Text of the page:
For decades now Active-Duty service members, Reservists, and veterans have consistently been told that they cannot sue the Federal government of their State for mistakes they make. This has been a tremendous source of stress for those currently serving who pay the price for a botched surgery or medical advice.
Those serving in the National Guard or the Reserves have had to worry about their jobs when called to active duty on activation orders. A stressor like this can make for very ineffective troops on the battlefield, but they often don’t hear a word about a work issue until after they have arrived home.
It can be a lot to unpack in a very short amount of time, and while there are protections in place for them compliments of President Bush, the State and Federal government could do what they want. Especially when it comes to reassigning a veteran to a more suitable position when they return home. It’s already hard enough to get them to hold a position while they serve.
Now in a landmark 5-4 ruling, the Supreme Court has ruled that state agencies are not exempt from private lawsuits under the federal laws designed to protect troops. This victory comes for Le Roy Torres, a veteran and former employee of the Texas Department of Public Safety. Due to a service-related disability, he would no longer be able to serve as a state trooper.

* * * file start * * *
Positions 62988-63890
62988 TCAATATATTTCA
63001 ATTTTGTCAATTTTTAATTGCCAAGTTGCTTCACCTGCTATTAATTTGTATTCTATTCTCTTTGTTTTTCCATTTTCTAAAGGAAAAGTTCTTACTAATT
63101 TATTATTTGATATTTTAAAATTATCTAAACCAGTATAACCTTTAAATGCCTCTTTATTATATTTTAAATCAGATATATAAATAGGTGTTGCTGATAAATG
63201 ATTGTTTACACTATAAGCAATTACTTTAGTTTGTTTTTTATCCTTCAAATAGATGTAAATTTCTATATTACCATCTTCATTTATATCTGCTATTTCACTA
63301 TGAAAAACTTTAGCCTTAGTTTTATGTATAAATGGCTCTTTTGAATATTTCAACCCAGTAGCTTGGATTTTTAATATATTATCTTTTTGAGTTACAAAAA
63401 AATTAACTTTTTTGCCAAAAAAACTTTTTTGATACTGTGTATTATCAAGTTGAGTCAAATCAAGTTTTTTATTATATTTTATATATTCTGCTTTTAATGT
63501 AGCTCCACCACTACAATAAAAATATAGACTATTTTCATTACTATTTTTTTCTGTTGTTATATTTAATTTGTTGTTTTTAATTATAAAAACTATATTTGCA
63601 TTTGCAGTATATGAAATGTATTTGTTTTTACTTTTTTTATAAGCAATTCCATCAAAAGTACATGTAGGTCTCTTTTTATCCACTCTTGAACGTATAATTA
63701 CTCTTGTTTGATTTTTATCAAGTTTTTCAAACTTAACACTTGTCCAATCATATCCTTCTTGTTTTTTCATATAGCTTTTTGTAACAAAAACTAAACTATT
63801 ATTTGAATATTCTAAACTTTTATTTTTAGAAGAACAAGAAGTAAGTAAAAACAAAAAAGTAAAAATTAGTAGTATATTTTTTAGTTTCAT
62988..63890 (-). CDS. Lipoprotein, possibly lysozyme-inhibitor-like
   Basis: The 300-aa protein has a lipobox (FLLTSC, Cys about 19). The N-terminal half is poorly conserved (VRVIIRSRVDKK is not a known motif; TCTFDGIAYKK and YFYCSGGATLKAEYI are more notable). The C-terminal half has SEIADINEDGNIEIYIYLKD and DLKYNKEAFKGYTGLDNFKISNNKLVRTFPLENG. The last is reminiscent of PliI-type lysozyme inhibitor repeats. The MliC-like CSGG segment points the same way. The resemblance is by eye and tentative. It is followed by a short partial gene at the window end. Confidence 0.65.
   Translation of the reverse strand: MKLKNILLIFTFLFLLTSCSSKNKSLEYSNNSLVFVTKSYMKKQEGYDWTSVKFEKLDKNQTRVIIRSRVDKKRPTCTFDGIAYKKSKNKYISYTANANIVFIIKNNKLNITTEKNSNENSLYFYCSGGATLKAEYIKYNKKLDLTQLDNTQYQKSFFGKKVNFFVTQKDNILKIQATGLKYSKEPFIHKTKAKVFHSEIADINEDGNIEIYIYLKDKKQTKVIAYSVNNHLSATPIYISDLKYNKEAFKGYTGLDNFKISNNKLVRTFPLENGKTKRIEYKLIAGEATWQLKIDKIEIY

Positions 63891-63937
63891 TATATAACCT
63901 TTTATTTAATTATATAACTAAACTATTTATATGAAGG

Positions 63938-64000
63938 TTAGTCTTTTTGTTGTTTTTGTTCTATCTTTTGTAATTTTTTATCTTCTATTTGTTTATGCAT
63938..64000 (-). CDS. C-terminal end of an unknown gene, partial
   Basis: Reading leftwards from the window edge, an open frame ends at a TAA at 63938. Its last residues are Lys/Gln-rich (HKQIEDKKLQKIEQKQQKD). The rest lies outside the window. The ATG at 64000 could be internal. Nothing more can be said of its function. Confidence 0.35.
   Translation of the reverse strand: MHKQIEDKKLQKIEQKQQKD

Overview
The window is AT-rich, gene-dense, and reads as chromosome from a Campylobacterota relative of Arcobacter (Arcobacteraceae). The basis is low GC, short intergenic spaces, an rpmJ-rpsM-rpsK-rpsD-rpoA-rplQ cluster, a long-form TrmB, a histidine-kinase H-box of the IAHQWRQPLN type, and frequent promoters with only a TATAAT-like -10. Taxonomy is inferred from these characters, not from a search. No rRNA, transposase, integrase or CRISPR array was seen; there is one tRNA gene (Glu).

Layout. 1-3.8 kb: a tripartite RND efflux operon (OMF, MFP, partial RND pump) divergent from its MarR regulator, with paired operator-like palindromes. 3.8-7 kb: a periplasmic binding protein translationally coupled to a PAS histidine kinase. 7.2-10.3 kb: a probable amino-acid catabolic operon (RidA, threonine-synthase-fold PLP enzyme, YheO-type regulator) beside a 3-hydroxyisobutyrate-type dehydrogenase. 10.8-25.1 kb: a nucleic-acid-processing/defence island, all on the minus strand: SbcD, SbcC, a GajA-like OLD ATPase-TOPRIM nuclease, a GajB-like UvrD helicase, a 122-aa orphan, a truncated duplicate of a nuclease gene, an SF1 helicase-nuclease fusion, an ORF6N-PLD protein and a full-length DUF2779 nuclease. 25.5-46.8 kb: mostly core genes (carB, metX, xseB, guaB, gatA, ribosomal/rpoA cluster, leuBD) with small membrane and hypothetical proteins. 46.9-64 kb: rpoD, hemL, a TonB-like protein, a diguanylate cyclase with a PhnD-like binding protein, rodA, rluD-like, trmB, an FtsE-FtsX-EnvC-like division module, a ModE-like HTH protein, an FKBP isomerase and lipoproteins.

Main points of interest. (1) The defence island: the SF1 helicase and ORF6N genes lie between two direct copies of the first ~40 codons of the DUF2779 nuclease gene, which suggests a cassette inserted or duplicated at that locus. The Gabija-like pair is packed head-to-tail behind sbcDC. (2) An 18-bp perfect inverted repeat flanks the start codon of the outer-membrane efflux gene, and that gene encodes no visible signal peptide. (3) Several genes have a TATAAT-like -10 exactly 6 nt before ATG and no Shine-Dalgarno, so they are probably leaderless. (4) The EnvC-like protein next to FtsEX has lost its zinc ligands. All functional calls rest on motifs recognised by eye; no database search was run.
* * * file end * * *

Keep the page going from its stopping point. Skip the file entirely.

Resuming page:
Rather than leave completely, he sought a new position that could accommodate his disability. Upon being denied the position, he filed a lawsuit under federal law but found his case struck down in state court. After failing time and again, he appealed to the Supreme Court.
Justice Stephen Breyer penned the majority decision, with Chief Justice John Roberts and Justice Brett Kavanaugh, and other liberals joining in. This is a rather big surprise, as the majority of the liberals have been leaving veterans out to dry for years, but Justice Kavanaugh has been on their side for ages.
While Texas made the argument that states are immune from lawsuits brought under the federal Uniformed Services Employment and Reemployment Rights Act, passed under Congress’s war powers authority. Given the fact that these laws were brought about to ensure those who serve aren’t put at a disadvantage when trying to return to work with a service-related injury.
Surprisingly, a dissent was written by Justice Clarence Thomas. He was also joined by Justices Samuel Alito, Neil Gorsuch, and Amy Coney Barrett. In there he claimed “history and precedent” illustrate that “when the States ratified the Constitution, they did not implicitly consent to private damages actions filed in their own courts — whether authorized by Congress’ war powers or any other Article I power.”
Steve Vladeck, a CNN Supreme Court analyst and professor at the University of Texas School of Law believes many may be surprised by this ruling. “For 25 years, the justices have been wary of Congress’ power to authorize damages suits against nonconsenting states pursuant to any of its Article I powers…In 2006, the court recognized a limited exception for bankruptcy law; today, the court adds a second for the war powers. It’s easy to understand why Congress’ war powers might be unique in allowing the federal government to override the states, but each exception calls the underlying principle into further doubt.”
Anyone who has worked with the state or federal government knows how difficult they can be to work for unless you are a part of the group truly running things. As a veteran, you don’t have much in the way of protection if you aren’t part of that group, especially if you need help following an injury while serving. This is a win for veterans across the US, and rightfully so!!